Male dolphins have a very open but complex social structure, similar to that of human males, say researchers.
Professor Bill Sherwin, of the University of New South Wales, and colleagues, report their findings today in the journal Proceedings of the Royal Society B.
"It's the first study to show this level of complexity in male dolphin behaviour," says Sherwin
Researchers have always known that the social structure of male dolphins is very complex.
Small groups of two to four male dolphin 'cousins' are known to gang up to make sure at least one of them mates with a particular female.
This ensures their genes are passed on to someone they are related to, if they are not the successful mate themselves, says Sherwin.
But in addition to these "first order alliances", which are permanent, male dolphins are also known to form other less permanent groups, ganging up with other gangs at particular times, and competing with them at other times.
Past attempts to find an appropriate model from the animal kingdom to describe the social structure of male dolphins have failed, says Sherwin.
In the most recent attempt, he and colleagues checked two different previously untested models to see if they applied to dolphins.
One model, taken from the social structure of chimps, involves a small number of male gangs defending the boundaries of the community. These gangs cover the territory of all other individuals.
The other model is one where gangs defend small groups of females during the mating season, by covering a smaller territory.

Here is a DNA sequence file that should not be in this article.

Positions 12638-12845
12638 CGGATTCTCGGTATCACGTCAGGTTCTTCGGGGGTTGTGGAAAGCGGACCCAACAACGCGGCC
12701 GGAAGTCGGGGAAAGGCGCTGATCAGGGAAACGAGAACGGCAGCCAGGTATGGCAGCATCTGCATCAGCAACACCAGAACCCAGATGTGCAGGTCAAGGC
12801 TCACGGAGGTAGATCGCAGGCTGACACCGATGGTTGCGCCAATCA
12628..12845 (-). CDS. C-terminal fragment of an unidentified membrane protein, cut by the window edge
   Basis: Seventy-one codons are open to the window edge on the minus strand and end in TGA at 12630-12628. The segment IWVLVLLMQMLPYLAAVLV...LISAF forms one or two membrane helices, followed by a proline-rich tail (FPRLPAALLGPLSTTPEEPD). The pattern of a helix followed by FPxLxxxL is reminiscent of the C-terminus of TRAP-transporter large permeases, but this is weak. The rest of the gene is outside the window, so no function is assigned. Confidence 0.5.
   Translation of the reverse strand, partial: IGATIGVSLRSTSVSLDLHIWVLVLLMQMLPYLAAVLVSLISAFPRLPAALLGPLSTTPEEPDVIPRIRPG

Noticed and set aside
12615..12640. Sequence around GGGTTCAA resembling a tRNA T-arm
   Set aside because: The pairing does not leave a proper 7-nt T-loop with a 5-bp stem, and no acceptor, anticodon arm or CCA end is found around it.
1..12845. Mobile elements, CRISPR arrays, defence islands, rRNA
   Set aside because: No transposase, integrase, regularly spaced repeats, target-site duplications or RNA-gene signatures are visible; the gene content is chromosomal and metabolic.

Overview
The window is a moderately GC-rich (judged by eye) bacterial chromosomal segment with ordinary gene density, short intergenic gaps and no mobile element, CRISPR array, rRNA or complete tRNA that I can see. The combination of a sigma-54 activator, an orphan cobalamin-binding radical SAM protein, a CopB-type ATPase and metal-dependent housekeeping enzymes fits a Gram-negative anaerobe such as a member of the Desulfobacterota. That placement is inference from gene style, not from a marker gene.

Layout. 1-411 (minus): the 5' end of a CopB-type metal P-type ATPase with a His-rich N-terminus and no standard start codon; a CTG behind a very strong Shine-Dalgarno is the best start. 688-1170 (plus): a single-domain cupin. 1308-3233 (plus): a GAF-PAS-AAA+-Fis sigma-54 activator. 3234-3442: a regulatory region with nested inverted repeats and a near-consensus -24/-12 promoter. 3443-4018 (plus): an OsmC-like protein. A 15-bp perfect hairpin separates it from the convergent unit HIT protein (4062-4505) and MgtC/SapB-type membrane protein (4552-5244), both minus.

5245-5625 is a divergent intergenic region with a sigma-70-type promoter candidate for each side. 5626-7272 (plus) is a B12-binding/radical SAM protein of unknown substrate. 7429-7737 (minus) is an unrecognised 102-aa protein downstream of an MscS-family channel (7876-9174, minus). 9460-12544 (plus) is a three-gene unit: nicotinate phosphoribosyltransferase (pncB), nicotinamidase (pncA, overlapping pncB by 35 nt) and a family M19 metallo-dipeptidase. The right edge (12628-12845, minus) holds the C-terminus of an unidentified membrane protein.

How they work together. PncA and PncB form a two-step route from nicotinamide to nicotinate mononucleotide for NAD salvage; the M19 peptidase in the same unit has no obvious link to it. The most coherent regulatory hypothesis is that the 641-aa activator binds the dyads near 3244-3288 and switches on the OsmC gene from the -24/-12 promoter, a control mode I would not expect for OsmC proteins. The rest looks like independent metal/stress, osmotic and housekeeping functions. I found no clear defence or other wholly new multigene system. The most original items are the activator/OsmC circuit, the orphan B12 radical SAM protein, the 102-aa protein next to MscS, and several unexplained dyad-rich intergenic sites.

In one of the most extensive studies of its kind, the researchers tracked the movements of dolphin gangs in Western Australia's Shark Bay.
They followed the movements of hundred of dolphins, all of which had been tagged and given names, such as 'Captain Hook' and 'Flat Fin' based on the shape of their fins.
But much to their disappointment, Sherwin and colleagues found no evidence to support the "community defence" or the "mating season defence" models.
It appears that dolphins have an open social network with fluid boundaries as well as a complex hierarchy of groups, says Sherwin.
"You can't just draw a bound a boundary around the edge and say this is where everyone interacts and outside that they don't interact very much," he says.
Sherwin says humans are the only other creatures that have the same kind of social structure.
They interact most often within families and less often within communities and nations but there is free flow between different groupings.
Such an open social network requires a lot of brain power and the researchers suggest that dolphins' big brains may be related to their social structure.
Similarly, their streamline body might also support an open social work, because it enables dolphins to easily travel between different groups.